4 of 4 people found the following review helpful
on March 2, 2013
In Born Liars Ian Leslie dissects deceit through the lens of law, psychology and culture. It's a fascinating ride, but I wouldn't recommend the central section which covers self-deception for anyone feeling squeamish about their own illusions. Leslie unpacks many of the cognitive biases we have towards viewing ourselves positively and reading this book may just remove those illusions.
The first few chapters are recommended to all however, especially anyone enamoured with the idea of lie-detecting, whether with machine or person (spoiler its really hard to detect lies)
The last section on the culture of lying is eye-opening to say the least. The only flaw being a lack of depth and details.
In short Born Liars is a great read. Leslie errs away from his own opinion and reasoning (and I would have liked to hear his thesis), and relies heavily on other's academic material, making this book a strong technical piece, but perhaps lacking a personal touch or point.
5 of 6 people found the following review helpful
on February 10, 2012
Lie is universally condemned. Since childhood, we were taught not to lie. However, the fact remains the same: people lie. Quite often, they lie without even realizing what they are doing. People are lying to others, but, mostly, to themselves.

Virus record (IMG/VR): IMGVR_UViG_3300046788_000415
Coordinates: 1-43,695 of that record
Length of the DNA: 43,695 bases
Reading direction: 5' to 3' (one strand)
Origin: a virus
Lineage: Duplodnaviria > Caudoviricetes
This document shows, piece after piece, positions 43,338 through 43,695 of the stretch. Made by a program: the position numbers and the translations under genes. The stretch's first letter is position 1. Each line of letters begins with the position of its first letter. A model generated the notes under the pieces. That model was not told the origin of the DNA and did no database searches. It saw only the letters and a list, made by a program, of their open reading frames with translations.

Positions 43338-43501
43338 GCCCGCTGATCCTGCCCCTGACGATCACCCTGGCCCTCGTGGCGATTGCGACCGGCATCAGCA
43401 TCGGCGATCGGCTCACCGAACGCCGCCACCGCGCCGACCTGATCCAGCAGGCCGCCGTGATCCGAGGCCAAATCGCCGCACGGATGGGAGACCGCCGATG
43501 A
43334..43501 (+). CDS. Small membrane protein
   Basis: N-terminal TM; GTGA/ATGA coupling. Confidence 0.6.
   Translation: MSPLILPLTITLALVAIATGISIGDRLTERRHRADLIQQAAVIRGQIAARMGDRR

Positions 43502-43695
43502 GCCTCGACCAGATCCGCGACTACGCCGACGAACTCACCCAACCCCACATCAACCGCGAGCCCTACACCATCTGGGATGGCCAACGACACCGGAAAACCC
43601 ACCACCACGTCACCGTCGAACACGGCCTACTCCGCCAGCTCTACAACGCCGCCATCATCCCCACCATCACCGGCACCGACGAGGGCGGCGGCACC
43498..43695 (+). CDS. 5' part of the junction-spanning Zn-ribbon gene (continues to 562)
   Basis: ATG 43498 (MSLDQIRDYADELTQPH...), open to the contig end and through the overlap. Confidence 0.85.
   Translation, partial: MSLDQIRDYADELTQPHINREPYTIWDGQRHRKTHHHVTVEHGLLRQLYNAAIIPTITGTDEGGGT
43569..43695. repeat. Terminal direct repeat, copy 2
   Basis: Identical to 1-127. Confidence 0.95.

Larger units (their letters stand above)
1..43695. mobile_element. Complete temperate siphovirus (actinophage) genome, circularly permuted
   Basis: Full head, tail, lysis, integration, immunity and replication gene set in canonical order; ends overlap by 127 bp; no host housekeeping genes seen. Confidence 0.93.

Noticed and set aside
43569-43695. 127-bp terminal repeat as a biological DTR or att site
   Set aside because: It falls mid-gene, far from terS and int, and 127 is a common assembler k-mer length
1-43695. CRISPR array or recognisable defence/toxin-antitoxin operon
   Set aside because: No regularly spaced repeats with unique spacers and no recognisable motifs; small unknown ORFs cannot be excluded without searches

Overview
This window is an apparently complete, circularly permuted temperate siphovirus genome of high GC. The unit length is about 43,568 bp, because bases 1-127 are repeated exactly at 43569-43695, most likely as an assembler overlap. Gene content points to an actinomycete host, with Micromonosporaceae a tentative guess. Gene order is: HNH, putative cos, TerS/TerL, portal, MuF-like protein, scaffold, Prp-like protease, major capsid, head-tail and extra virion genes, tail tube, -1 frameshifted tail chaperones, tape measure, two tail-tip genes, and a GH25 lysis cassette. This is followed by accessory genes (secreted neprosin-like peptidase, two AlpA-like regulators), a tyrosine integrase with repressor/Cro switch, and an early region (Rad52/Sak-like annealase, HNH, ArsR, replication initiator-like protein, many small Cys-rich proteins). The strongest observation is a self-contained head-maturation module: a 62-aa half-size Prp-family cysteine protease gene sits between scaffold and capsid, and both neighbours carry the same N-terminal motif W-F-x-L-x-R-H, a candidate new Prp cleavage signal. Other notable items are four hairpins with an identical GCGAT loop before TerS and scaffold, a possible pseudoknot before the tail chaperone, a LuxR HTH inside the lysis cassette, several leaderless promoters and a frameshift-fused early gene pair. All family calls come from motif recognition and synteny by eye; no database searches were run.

I would not recommend this book as a moral guidance or a practical to-do manual for those who want to stop lying. However, it is deep and insightful in its approach. The author makes a point that lie is a part of our nature. Humans learned to lie at earliest stages of their development, and it is quite possible that lie helped us to evolve and to become as smart as we are now.
There is no wonder that lie is closely related to creative imagination. As a rule, liars are better adapted socially, since they can 'read' thoughts and feelings of others. On the other hand, some of mentally handicapped people don't lie and can't recognize when they're lied to.
One of the worst forms of deception is a self-deception, so the book tells of what we habitually do to distort our perception of reality.
Having said all that, the author still believes (like every rational person does) that lying is wrong. But we need to be aware of the context in which lying occurs, along with underlying psychological mechanisms of lying. Only then we'll be able to successfully (more or less) live up to a moral code that requires truthfulness.